Jennifer Jo Wiseman, Vice President of Consumer and Product Insights at E. & J. Gallo Winery. Photo Courtesy of E. & J. Gallo Winery.
If someone asked you to name the most interesting part of your job, what would you say? Jennifer Jo Wiseman, Vice President of Consumer and Product Insights at E. & J. Gallo Winery, has more than one answer. In her role, she is continually making choices that better the winery’s products and brands – and the lives of people around her. Some of those people happen to be her employees, many of whom see her as a career mentor and friend.
Recently, Wiseman spoke to Fairygodboss about her innovative position, where she draws her everyday inspiration, and what advice she has for the next generation of women in leadership. Here’s what she had to say.
What do you think is the most significant barrier to female leadership?
Feeling the need to be perfect, and always thinking someone is judging them. I believe this leads many women to take fewer risks in business and leadership.
How did you know you were on the right career path?
I don’t think there is a right career path. I have always thought of my career as a set of adventures that I learn and grow from. The path I have taken has been filled with experiences that I have grown from, always in areas that are interesting to me and that capitalize on my strengths as a human.
What’s the worst advice you have ever received?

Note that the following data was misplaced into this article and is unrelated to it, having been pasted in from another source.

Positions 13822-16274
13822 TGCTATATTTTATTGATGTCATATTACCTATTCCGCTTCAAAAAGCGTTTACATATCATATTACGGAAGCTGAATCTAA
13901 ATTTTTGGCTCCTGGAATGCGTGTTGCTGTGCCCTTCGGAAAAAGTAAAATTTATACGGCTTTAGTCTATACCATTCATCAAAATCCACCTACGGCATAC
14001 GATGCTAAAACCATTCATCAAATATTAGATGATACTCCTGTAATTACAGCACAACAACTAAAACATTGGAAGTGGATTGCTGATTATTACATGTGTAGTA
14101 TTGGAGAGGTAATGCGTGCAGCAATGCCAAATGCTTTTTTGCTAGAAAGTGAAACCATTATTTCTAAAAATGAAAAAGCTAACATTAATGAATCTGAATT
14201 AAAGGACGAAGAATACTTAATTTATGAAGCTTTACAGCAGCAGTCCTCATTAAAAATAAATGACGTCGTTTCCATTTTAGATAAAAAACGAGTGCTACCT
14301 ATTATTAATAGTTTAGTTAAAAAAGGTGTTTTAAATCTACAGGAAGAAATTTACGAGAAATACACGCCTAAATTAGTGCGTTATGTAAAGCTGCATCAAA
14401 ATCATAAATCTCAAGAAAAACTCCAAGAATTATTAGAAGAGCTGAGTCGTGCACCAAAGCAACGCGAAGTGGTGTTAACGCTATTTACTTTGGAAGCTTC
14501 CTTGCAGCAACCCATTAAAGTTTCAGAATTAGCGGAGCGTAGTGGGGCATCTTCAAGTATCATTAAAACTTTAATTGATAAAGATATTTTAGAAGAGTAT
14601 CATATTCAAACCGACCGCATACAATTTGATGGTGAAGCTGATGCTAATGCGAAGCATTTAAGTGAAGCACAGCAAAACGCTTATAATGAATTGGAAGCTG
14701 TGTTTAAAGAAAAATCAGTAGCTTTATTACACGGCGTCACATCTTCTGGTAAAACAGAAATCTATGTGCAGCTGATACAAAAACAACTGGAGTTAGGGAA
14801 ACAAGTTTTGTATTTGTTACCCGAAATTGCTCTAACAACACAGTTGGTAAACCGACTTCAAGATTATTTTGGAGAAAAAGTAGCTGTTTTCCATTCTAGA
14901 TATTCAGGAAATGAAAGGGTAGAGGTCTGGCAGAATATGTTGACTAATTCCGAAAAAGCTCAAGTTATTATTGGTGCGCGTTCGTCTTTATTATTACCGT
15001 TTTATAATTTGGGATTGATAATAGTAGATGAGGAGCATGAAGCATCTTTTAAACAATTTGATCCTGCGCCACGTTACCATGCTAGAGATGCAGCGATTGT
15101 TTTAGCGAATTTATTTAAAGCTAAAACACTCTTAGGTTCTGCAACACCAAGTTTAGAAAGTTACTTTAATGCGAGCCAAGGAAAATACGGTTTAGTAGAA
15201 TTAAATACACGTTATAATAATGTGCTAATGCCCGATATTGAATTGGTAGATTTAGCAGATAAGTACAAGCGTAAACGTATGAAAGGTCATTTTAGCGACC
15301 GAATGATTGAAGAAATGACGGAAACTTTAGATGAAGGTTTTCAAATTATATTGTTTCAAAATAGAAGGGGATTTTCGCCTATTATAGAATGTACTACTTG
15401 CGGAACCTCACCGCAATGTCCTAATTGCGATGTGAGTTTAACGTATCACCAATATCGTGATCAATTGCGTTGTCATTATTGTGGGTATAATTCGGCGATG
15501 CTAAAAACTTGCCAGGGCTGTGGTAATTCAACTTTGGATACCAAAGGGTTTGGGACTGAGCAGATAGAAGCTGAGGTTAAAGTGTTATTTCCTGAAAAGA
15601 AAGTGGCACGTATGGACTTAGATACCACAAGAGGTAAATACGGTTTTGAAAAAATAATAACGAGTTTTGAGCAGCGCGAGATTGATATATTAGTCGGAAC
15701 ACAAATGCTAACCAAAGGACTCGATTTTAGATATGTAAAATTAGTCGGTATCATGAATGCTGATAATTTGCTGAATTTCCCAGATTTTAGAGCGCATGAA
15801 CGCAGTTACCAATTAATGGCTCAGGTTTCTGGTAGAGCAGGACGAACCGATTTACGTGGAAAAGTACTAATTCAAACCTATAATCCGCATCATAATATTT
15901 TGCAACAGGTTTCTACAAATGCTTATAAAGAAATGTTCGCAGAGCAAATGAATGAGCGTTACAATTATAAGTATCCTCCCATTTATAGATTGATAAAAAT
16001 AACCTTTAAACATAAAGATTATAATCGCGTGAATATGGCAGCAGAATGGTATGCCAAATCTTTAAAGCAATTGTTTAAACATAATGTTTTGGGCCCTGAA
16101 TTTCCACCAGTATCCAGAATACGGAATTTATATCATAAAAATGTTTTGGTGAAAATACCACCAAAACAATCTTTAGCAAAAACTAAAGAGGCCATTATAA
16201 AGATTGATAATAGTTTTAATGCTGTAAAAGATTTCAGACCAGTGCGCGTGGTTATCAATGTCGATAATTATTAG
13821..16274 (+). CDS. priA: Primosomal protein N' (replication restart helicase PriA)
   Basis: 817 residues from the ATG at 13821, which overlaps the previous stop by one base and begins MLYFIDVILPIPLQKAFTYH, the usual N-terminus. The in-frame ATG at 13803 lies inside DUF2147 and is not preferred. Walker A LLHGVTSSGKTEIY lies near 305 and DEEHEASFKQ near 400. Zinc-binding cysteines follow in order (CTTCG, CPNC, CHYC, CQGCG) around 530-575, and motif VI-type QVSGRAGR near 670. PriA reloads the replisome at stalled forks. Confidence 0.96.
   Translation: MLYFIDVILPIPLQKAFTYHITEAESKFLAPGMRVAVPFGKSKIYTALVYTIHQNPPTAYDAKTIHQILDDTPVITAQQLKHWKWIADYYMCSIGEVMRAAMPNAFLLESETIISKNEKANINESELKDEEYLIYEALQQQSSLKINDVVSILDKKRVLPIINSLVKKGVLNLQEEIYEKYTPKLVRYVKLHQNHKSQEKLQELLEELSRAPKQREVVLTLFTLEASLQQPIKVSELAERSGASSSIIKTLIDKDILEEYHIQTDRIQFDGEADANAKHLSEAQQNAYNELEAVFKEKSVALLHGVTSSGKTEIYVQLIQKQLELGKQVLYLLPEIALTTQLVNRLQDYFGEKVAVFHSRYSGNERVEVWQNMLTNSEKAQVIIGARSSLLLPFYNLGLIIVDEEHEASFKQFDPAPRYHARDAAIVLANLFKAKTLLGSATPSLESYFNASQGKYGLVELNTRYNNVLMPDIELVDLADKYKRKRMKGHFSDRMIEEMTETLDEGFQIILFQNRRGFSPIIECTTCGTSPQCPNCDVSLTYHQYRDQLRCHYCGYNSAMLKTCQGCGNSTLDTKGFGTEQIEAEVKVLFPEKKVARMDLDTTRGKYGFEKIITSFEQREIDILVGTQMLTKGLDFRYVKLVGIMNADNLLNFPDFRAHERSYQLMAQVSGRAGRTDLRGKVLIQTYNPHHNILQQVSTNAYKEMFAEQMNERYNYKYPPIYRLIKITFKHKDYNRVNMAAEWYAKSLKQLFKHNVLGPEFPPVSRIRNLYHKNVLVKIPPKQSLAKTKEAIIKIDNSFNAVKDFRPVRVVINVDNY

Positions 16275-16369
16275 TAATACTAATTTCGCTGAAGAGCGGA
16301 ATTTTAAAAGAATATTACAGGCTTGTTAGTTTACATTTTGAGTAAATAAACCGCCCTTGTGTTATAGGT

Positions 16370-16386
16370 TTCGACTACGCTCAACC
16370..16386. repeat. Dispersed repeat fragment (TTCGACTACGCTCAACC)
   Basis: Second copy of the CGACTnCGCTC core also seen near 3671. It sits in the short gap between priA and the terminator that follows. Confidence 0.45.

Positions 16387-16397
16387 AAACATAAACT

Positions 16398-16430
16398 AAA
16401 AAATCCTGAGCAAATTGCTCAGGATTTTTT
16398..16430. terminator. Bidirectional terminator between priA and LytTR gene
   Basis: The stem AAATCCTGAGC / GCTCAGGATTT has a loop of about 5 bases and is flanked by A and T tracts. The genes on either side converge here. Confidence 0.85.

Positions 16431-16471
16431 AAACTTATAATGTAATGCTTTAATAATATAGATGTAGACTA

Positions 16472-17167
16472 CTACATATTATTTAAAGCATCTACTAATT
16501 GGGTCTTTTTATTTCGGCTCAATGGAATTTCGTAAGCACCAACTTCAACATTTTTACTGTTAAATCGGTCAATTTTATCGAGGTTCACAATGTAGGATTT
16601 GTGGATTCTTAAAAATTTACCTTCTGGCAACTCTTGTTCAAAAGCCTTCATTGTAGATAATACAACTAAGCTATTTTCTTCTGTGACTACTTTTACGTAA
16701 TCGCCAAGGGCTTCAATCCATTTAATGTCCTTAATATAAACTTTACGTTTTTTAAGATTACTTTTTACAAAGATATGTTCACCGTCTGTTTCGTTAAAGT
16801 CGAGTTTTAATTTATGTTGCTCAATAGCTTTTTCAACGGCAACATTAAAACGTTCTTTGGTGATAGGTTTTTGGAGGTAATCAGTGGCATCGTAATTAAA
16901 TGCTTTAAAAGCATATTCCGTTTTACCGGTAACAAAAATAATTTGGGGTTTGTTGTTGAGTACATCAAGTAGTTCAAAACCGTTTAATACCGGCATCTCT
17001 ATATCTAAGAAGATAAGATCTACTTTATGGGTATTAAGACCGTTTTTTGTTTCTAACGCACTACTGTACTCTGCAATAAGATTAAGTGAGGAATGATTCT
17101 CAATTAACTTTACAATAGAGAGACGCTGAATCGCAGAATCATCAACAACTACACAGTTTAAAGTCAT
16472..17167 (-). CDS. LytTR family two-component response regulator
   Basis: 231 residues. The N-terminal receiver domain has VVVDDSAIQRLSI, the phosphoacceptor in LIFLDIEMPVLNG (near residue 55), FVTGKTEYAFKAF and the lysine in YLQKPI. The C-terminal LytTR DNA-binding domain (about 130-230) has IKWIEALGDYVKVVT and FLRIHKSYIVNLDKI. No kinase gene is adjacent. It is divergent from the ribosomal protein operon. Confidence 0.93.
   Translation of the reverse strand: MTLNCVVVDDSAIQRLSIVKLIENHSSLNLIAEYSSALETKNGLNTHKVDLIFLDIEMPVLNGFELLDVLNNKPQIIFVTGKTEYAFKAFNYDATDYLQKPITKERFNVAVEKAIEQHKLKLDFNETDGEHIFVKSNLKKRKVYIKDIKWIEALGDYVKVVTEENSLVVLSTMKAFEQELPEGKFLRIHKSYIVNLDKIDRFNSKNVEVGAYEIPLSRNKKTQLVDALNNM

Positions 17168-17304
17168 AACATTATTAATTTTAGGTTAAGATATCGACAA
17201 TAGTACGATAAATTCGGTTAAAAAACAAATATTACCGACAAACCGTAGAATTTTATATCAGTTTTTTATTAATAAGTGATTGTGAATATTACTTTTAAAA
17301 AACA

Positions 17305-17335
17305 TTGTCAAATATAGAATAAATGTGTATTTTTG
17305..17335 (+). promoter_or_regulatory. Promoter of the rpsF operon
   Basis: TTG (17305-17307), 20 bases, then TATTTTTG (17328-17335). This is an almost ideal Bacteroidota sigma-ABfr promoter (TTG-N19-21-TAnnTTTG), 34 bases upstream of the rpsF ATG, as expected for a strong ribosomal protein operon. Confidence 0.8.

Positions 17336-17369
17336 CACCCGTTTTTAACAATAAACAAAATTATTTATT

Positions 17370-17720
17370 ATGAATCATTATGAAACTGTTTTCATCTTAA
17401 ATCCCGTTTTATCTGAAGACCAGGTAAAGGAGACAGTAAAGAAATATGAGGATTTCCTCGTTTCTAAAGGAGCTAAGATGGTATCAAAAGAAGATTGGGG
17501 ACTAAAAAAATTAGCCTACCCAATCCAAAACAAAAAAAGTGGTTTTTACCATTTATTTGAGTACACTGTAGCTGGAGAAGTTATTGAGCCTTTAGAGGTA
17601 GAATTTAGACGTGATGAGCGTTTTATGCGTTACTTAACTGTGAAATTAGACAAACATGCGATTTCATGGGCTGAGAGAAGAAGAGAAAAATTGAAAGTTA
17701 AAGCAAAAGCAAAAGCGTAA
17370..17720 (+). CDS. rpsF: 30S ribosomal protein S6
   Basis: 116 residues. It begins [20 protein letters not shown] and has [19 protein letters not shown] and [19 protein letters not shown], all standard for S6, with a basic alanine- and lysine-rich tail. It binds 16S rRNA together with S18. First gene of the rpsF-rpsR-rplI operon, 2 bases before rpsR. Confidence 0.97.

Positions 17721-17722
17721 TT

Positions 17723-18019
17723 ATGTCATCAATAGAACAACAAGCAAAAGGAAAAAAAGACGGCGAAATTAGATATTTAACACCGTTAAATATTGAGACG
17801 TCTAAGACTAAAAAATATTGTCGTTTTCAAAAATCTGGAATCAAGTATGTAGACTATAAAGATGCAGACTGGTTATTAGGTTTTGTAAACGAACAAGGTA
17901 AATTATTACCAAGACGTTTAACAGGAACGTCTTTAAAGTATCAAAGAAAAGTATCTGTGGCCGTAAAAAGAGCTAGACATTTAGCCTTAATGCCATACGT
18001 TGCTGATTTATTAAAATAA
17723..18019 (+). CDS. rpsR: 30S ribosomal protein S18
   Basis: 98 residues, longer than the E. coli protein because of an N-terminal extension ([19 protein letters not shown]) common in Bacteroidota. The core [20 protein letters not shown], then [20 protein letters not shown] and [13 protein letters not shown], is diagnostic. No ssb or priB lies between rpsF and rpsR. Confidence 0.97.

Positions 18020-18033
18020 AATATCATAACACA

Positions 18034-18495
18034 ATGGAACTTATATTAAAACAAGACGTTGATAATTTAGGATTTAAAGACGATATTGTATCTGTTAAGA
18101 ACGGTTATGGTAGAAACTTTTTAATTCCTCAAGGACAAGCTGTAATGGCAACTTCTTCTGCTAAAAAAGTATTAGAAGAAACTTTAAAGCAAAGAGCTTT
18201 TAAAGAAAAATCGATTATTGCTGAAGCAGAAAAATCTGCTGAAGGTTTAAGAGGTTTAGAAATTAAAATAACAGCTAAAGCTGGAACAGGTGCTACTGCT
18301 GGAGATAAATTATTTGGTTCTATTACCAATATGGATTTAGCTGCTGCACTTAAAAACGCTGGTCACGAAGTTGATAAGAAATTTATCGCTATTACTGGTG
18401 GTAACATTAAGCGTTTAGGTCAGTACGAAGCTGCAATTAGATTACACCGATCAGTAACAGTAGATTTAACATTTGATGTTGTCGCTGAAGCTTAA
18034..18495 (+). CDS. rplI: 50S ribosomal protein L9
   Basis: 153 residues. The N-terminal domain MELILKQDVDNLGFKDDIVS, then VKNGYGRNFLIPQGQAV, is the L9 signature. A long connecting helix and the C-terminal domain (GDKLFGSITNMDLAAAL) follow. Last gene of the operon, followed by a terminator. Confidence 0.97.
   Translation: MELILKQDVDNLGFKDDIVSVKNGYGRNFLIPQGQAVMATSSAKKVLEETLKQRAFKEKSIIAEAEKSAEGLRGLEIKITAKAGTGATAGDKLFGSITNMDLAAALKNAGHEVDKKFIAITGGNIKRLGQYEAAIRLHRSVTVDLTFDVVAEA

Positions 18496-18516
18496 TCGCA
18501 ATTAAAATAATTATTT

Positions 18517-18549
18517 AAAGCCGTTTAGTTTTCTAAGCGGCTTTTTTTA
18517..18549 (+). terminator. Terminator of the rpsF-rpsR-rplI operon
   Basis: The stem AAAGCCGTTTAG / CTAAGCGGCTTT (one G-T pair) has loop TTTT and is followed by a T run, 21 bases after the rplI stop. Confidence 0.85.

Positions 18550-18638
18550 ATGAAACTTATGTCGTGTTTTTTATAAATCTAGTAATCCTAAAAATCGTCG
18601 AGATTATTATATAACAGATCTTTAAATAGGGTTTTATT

Early in my career, I was coached to “conform” to a business culture that was inconsistent with my personal values to get ahead. Although this advice did offer success for me in that one environment, it was not the right choice for me as a person. Over time, I have learned that being true to who I am, and the legacy I want to leave as a leader is more important than winning any one conversation.
Tell us the coolest thing you are working on right now.
In my current work I am able to study people, how they live, and how they work, ultimately creating products and brands that will enhance their lives. In addition, I am in a career stage where coaching and mentoring is a critical activity. When I consider my legacy, it surrounds both of those worlds – what I am able to provide society, and what I am able to provide the next generation of leaders.
How do you balance it all?
I don’t think it is possible to balance it all, at least not all the time. I have tried to make choices that have allowed me to focus on family, career, community, and self. The reality is that this blend constantly changes as my life evolves. I have been lucky to have people in my life that kindly remind me when I am out of balance. This type of support system has been very valuable for me, because sometimes it is difficult to acknowledge when we are out of balance and when we need to adjust.
What woman inspires you and why?
I am inspired and humbled by women that overcome challenges and use those experiences to better the world. Temple Grandin, an extraordinary animal and child behavior revolutionary, comes to mind. She translated her experiences as an autistic individual into tools and therapies for animals and children. She is a great example of using her own journey to improve the journey of others.
What will be the biggest challenge for the upcoming generation of women?
One of our biggest challenges in the world today and for the future is holistic, thoughtful leadership. Women tend to have the skills required, like collaboration and empathy, but the challenge for women is being comfortable with leading, and leading at all levels. This needs to be taught and practiced from a young age.
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